“When somebody can prove that high test scores produce good citizens, critical thinkers and productive members of society, then and only then can we say the teachers who taught those kids were ‘good.’”
Sunday, August 29, 2010
For the past several weeks, the Los Angeles Times has published a series of articles urging the use by Los Angeles school administrators of a teacher evaluation method called “value-added analysis” or “VAA.” VAA is a technique for comparing the performance of teachers by measuring the progress that has been made by their students on standardized tests of English and math.
Most people understand that student performance on these tests can be strongly influenced by the wealth of student families, the extent to which student families choose to interact with the educational process, the quality of school and district administration, and other matters largely outside any teacher’s—or any student’s—control. VAA attempts to adjust for these problems by comparing a classroom’s performance not with other students in the same or other schools, but with its own performance in past years. Any difference between the classroom’s expected and actual performance is then assumed to be due to the teacher’s positive or negative influence. The Times series is urging, and Los Angeles Unified School District administrators are considering, the use of VAA to evaluate teachers, perhaps simply to counsel them, and perhaps even to demote or discharge them, for allegedly “sub-standard performance.” Other school districts around the nation have already done this.
In reaction to the Times articles, many Angelenos, including teachers, teacher unions, administrators, parents and concerned citizens have expressed favorable or unfavorable opinions in letters to the editor, touching on many important issues. One that particularly interested us at License Advocates Law Group, a firm that represents people, including teachers, whose licenses or credentials are being threatened, came from a middle school teacher in Los Angeles. His letter read, in part:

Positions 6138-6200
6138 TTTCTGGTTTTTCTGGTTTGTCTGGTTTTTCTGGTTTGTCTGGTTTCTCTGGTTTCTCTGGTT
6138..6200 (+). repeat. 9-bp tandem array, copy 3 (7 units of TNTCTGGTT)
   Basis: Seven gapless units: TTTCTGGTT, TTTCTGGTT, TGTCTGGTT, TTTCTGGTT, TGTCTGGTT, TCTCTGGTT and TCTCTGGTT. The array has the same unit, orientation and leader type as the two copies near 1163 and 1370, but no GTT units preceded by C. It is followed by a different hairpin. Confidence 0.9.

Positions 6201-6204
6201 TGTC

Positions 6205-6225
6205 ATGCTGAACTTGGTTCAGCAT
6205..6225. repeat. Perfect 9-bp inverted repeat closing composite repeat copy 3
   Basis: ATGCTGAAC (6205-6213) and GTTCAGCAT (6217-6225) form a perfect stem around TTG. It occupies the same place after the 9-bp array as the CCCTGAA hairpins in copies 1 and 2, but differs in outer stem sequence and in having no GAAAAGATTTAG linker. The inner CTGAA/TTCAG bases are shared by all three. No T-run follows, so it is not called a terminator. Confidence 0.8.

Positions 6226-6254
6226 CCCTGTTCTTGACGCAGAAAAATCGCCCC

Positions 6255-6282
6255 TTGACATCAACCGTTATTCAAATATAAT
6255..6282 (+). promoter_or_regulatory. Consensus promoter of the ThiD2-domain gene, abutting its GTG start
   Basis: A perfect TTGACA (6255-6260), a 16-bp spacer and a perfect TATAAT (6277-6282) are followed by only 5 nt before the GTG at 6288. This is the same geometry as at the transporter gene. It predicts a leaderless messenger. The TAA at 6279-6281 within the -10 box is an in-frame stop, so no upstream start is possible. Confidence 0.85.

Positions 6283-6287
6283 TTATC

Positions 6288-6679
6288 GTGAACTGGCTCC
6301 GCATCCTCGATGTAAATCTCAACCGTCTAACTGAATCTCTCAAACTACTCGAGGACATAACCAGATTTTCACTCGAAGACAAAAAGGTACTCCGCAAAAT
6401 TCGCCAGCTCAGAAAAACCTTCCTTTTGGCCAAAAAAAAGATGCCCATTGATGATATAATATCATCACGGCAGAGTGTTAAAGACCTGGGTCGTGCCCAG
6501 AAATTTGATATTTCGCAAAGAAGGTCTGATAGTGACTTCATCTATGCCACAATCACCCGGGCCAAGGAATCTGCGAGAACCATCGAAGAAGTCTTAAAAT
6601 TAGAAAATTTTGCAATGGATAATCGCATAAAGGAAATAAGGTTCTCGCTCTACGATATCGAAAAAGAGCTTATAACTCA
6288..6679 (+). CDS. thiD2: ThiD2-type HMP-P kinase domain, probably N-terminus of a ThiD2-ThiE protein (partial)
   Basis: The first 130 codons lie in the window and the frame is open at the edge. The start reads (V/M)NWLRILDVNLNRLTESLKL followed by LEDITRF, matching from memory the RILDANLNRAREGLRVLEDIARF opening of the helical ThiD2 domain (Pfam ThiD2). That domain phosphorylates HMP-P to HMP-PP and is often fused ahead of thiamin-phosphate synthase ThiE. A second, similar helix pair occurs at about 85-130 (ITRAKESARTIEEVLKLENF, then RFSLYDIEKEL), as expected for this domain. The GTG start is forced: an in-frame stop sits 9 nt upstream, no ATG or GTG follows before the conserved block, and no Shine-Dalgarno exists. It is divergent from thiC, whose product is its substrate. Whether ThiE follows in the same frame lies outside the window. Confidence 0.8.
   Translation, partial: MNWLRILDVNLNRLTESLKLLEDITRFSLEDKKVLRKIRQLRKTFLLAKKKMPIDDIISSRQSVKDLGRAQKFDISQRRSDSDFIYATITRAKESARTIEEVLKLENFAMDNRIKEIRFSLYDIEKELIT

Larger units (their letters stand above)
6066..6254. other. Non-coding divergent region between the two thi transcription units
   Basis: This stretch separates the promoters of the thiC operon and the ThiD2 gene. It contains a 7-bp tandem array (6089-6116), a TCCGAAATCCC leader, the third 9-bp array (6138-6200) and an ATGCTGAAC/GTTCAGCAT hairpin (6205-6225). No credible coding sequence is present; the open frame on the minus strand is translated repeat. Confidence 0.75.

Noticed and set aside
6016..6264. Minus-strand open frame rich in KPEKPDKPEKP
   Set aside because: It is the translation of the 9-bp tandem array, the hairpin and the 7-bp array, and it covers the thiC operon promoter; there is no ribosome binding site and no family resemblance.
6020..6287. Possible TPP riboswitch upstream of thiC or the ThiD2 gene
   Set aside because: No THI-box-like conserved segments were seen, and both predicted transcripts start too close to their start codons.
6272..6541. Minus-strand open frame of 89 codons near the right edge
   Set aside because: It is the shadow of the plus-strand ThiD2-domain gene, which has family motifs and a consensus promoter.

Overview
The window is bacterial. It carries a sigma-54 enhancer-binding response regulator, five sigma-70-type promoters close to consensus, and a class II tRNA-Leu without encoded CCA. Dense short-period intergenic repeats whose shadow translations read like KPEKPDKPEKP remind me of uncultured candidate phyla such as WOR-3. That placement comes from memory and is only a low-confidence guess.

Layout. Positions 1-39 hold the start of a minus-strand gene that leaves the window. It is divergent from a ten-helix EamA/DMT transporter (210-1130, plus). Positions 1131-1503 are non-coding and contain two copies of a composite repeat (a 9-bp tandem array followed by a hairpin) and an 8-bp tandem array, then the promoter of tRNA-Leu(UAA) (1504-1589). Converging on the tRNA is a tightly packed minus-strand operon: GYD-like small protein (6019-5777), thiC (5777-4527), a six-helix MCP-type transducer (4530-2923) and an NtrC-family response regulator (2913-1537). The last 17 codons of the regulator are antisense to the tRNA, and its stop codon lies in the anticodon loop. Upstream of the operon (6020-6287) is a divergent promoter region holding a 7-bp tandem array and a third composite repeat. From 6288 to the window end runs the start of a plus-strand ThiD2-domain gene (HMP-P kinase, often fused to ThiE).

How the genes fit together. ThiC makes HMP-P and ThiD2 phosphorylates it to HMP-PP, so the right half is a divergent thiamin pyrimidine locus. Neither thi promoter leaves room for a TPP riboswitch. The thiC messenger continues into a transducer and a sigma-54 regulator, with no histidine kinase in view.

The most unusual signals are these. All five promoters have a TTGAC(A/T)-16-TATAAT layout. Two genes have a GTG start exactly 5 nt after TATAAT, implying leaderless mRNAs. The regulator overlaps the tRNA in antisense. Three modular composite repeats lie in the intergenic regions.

We think that sums up the problem with standardized tests in general, and with VAA in particular, pretty well.
VAA simply does not adjust for—in fact, it exacerbates—the basic problem with standardized tests: that the tests select not for the skills and abilities today’s world demands—imagination and creative problem-solving—and not even for the student’s abilities in English and math. Instead, they select for one skill: the ability to perform well on standardized English and math tests. And VAA tells us whether a teacher has advanced or reduced his students’ ability to take those tests. Testing analysts—and employment lawyers—have a word for this issue: “validation.” For a test or employment process to be “validated,” it must in fact select for the precise knowledges, skills and abilities that the employer is seeking. If it doesn’t, the employer can’t use the test or process to discipline the employee.
Almost all “pencil and paper” tests have this problem. Whoever is giving the test usually isn’t looking for the student’s ability to perform well on tests. They want to see if the student has in fact absorbed the thoughts that the teacher has imparted. The written test can, at best, only approximate that objective. And VAA can only tell us that the teacher might have advanced or reduced his students’ ability to take these tests.
We cannot know whether the State of California or any California school district will adopt VAA or any similar analytical tool as a method for disciplining or discharging teachers. But if they do, we here at License Advocates Law Group are ready to help. Our partners have worked on these issues successfully for years, and we know how to protect your credential.